News in Brief

UC Irvine Sociologist Warns Against Impending Demographic Crisis in China

Sociology Professor Wang Feng has found that 63 percent of Chinese couples are heeding the government’s one-child-per-couple policy. His study also shows that actual birth rates have decreased nearly to the government’s mandated levels.

The study, which involved researchers from both China and the United States, is the first to examine fertility policy and population growth in China and can be found in the current issue of ‘Population and Development Review.’

Results reflect the complexity of the one-child-per-couple policy, such as the exceptions for those who give birth to a girl first or the experiences for parents who themselves emerge from a one-child family.

Most Western countries, with the exception of the United States, have below-replacement birth rates, due to altering family values and financial pressures. Wang plans to study how these factors affect birth rates in China, even for people in rural areas who are legally allowed to have a second or third child.

Researchers Say There Is No Indication That Ethnic Groups’ Genes Cause Diabetes

A joint American and Australian study co-authored by UC Irvine anthropologist Michael Montoya, casts doubt on the 40-year-old genotype theory that certain minority groups are genetically prone to diabetes.

The team of researchers has found no evidence to support the theory that suggests historical cycles of feast and famine generated and passed down a gene that allows the body to use fewer nutrients, which, in turn, leads to obesity and diabetes in modern lifestyles.

The study can be found in the spring issue of ‘Perspectives in Biology and Medicine.’

The study also shows that lifestyle factors, such as poverty, housing segregation or poor diet, play a more significant role in contributing to diabetes than genes. Montoya argues that a better understanding of type II diabetes may only be acquired through a full assessment of social, historical and environmental variables in contrast to only examining genetic factors.

His work indicates that it is impossible for geneticists to scientifically define ethnicity and race, and other factors must be taken into account when examining the onset of diabetes.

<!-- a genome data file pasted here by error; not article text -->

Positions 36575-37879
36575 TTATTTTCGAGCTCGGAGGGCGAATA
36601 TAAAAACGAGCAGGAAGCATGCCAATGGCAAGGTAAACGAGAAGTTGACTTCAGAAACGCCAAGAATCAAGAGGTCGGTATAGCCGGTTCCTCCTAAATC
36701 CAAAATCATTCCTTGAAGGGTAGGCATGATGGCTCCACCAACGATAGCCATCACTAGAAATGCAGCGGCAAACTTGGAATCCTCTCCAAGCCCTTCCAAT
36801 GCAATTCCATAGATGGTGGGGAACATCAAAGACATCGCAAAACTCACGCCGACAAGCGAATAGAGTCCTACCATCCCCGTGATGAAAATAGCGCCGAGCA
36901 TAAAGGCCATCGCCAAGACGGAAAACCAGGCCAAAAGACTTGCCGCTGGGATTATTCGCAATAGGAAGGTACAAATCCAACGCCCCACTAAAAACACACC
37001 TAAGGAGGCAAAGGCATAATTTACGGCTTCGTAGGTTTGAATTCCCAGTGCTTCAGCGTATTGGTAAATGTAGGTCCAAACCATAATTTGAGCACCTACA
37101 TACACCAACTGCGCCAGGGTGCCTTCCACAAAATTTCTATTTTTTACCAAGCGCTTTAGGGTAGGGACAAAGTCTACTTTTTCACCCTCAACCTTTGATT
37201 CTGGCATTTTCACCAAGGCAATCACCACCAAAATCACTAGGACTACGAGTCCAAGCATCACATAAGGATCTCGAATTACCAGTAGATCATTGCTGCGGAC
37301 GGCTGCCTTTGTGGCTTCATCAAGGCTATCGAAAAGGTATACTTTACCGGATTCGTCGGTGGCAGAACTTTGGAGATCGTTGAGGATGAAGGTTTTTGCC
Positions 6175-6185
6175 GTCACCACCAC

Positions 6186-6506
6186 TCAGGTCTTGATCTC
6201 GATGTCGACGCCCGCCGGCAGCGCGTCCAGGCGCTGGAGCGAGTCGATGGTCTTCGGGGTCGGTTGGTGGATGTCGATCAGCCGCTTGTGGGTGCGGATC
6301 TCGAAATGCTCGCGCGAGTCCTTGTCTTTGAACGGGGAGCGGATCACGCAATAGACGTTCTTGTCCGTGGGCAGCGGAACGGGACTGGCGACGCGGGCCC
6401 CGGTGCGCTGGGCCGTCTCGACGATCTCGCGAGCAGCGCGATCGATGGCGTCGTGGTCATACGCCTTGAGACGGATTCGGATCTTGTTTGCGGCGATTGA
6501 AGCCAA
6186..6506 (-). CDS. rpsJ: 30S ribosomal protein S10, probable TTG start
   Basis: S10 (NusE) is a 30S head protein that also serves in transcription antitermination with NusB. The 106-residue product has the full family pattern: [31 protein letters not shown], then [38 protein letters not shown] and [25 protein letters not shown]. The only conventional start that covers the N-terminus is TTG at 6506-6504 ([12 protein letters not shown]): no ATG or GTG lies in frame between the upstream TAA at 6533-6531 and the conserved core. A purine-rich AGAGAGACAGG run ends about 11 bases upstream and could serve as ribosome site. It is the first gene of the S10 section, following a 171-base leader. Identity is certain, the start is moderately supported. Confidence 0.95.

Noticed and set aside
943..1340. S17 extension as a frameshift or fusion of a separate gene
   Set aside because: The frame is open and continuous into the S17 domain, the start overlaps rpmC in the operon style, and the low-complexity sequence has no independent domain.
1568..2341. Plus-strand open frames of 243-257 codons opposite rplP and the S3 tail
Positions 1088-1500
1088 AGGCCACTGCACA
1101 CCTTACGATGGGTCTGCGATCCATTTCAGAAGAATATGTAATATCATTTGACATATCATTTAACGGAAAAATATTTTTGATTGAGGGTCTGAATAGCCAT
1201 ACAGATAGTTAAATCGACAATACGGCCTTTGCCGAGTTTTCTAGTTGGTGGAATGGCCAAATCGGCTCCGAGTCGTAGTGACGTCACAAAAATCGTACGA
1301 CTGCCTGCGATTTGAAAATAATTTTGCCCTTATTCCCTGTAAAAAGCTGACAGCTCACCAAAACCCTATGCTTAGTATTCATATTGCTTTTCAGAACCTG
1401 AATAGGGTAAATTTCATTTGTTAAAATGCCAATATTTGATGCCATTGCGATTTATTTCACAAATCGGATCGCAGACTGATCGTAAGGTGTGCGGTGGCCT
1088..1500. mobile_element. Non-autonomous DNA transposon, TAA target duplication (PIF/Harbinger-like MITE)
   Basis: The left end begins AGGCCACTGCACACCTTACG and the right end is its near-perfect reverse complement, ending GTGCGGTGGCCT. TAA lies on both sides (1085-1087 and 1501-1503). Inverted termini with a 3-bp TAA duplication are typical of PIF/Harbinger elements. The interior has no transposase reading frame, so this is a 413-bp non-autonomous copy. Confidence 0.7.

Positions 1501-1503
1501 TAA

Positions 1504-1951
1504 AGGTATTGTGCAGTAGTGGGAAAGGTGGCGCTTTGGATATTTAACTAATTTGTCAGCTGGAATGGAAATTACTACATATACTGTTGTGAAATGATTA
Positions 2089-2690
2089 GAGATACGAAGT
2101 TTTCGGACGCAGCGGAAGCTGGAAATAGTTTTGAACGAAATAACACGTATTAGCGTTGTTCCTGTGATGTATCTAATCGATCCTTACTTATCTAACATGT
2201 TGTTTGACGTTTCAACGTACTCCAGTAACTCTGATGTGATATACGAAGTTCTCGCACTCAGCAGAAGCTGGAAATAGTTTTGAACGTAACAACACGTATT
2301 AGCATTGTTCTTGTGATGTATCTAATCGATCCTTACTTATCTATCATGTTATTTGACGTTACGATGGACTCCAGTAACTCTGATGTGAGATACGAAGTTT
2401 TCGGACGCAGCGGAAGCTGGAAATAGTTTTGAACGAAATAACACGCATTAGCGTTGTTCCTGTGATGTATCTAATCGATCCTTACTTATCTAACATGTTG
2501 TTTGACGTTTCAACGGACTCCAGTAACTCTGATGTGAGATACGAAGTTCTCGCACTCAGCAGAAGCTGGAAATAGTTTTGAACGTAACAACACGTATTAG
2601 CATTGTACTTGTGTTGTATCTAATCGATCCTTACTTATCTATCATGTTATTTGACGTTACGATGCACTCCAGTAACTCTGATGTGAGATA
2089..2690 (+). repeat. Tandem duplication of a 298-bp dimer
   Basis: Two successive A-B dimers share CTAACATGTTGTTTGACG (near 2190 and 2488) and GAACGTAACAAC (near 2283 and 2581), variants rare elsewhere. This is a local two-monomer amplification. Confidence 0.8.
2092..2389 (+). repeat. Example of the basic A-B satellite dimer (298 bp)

Rare Fatal Disease Found in Aliso and Wood Canyon Wilderness Parks

The Orange County Vector Control Department has identified Rocky Mountain Spotted Fever in a tick that they collected from Aliso and Wood Canyons Wilderness Park.

Orange County has not seen a case of RMSF in a human in 15 years. Two people have contacted the OCVCD claiming they think they have the disease.

The tick that was collected in a routine surveillance search, which checks for lime disease.

The disease is fatal between three and seven percent of the time.

Symptoms include high fever, nausea and an aggressive rash. If you have been near the Aliso and Wood Canyons Wilderness Park and are experiencing these symptoms you should seek medical attention immediately.

Omega-3 Fatty Acid May Help With Alzheimer’s Brain Lesions

Professor LaFerla and his research team found that a type of omega-3 fatty acid may slow the growth of brain lesions, which contribute to Alzheimer’s disease, and diets rich in docosohexaenoic acid can prevent the onset of Alzheimer’s later in life. DHA can prevent the signature tau protein tangles that contribute to brain lesions and the introduction of Alzheimer’s. DHA can also reduce levels of the protein that can cause clumps and form plaque.

Other studies have shown that DHA may have a therapeutic effect for patients of Alzheimer’s, but this study indicates that it can actually delay the onset of the disease. The full study can be found in the April 18 issue of ‘The Journal of Neuroscience.’

LaFerla and his team studied mice to obtain the results of this study. The mice were given food that mimicked a typical American diet and different levels of omega fatty acids. They found that DHA works better independently than when paired with omega-6 fatty acids.

The results of this study further support the growing notion that lifestyle modification and diet may reduce the onset and risk of Alzheimer’s disease. LaFerla has also shown, through previous studies, that keeping one’s mind active and reducing stress also delays the onset of this neurodegenerative disease.